4 Easily Preventable Health Hazards Of Solar Panels

4 Easily Preventable Health Hazards of Solar Panels



Solar energy technologies are being embraced around the world for a good reason. Many countries have been making strides to eliminate their dependence on nonrenewable fossil fuel oil that contributes to global climate changes. Being able to produce electricity from the sun s heat is a great step toward achieving a fully green power generation system.

If you live in a sunny area, you will find solar power technology a wise investment. And if you are planning to outfit your home with solar panels soon, you may want to learn about the underlying health hazards surrounding them.

Here are the four readily preventable health hazards of solar panels and arrays.

Silicosis and the Inhalation of Toxic Fumes

Crystalline silicon is the most commonly used semiconductor in manufacturing solar cells. Inhaling silica dust, which is the same dust found in ordinary sand particles, for a long period of time may lead to silicosis. Initial symptoms of lung damage resulting from silicosis include coughing, shortness of breathing, and weight loss.

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The good news is that solar panels are adequately covered by plastic or heavy-duty glass. Thus, there is very little possibility of the semiconductor material leaking into the environment and wreaking havoc on your health. Workers in mines and quarry sites are much more susceptible to this particular health hazard.

According to an online safety guide posted by the local government of Oregon, even in the case of fire, there is generally little risk associated with toxic fumes produced by burning solar modules. This is due to the relatively high melting points of solar-panel components. They just do not burn easily, most especially those solar panels designed to be mounted on the ground.

It is particularly noteworthy that graphene sheets, which can be more efficient, are currently being developed to replace the silicon layers that coat the photovoltaic cells found inside the solar panels.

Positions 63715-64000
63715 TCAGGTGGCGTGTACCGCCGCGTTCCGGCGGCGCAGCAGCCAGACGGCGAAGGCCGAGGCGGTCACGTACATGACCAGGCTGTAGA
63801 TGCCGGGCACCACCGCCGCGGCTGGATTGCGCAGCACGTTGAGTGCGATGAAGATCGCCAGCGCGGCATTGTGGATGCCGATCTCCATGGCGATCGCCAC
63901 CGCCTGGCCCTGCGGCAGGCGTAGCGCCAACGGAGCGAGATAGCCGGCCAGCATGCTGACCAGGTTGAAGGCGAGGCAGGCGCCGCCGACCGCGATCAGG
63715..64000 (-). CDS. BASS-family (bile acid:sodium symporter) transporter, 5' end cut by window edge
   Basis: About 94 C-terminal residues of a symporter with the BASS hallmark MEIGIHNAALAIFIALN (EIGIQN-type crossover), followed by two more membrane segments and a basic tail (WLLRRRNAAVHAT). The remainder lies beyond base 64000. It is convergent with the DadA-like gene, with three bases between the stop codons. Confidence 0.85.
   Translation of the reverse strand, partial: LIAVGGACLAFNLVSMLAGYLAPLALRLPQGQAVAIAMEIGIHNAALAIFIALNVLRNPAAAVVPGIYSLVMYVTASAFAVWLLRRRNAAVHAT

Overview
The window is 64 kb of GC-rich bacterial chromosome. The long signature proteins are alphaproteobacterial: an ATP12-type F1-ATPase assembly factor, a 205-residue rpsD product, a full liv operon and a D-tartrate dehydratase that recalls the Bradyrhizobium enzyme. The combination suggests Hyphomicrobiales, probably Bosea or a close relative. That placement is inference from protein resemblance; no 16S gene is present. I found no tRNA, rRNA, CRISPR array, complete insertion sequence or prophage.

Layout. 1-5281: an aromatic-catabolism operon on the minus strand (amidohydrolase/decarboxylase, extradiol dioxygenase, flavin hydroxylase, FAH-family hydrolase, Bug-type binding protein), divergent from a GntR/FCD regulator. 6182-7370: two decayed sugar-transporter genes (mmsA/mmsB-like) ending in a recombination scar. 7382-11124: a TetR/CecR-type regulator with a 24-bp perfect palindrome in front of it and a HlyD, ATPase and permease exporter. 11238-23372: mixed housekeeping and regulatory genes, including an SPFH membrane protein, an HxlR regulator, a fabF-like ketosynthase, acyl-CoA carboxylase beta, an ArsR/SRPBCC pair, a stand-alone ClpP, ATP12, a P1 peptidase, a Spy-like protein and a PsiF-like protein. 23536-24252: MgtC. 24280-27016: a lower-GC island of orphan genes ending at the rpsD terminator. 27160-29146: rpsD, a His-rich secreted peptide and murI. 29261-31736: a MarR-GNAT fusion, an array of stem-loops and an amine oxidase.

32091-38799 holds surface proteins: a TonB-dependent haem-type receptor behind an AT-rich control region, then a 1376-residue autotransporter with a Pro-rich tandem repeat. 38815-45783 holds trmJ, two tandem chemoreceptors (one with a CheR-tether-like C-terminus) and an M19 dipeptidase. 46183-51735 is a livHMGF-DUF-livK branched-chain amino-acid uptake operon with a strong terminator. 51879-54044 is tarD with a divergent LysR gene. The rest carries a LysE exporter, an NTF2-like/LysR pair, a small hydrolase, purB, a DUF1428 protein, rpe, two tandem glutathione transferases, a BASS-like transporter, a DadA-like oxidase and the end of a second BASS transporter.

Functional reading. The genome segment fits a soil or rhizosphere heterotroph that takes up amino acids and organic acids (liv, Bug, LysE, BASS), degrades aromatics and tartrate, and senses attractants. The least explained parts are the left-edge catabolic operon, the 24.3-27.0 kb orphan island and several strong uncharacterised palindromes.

Effects of Electromagnetic Field

The Oregon Office of Innovative Partnerships and Alternative Funding published a paper which allays fears regarding the strength of the electromagnetic field produced by solar arrays. The paper declares that the levels are below those considered dangerous by the Commission on Non-Ionizing Radiation Protection.

Electric Shock

In case of fire, the danger of contacting a high-voltage conductor is high, especially in roof-mounted residential and commercial-grade solar panels. This hazard most definitely affects first responders, such as firemen.

The solution to this problem is to carefully label the solar system components. The public safety building code of California imposes such marking system.

Allergenic Fungi and Mold

Solar-powered thermal systems equipped with water-holding units can host molds and fungi which lead to allergies. This potential health risk can be easily prevented by using appropriate materials. If you should DIY your solar-powered heating system, you might want to seek expert opinion first on how to go about it and what materials to use.

All in all, there is generally little danger associated with the use of solar panels. As long as the installation and mounting is done by a professional and you are using the right solar panels, then you should not worry about health hazards posed by using clean energy from the sun.

Sam Jones, the author, has been considering

solar panels

for his house and thinks the potential long term savings are considerable.

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4 Easily Preventable Health Hazards of Solar Panels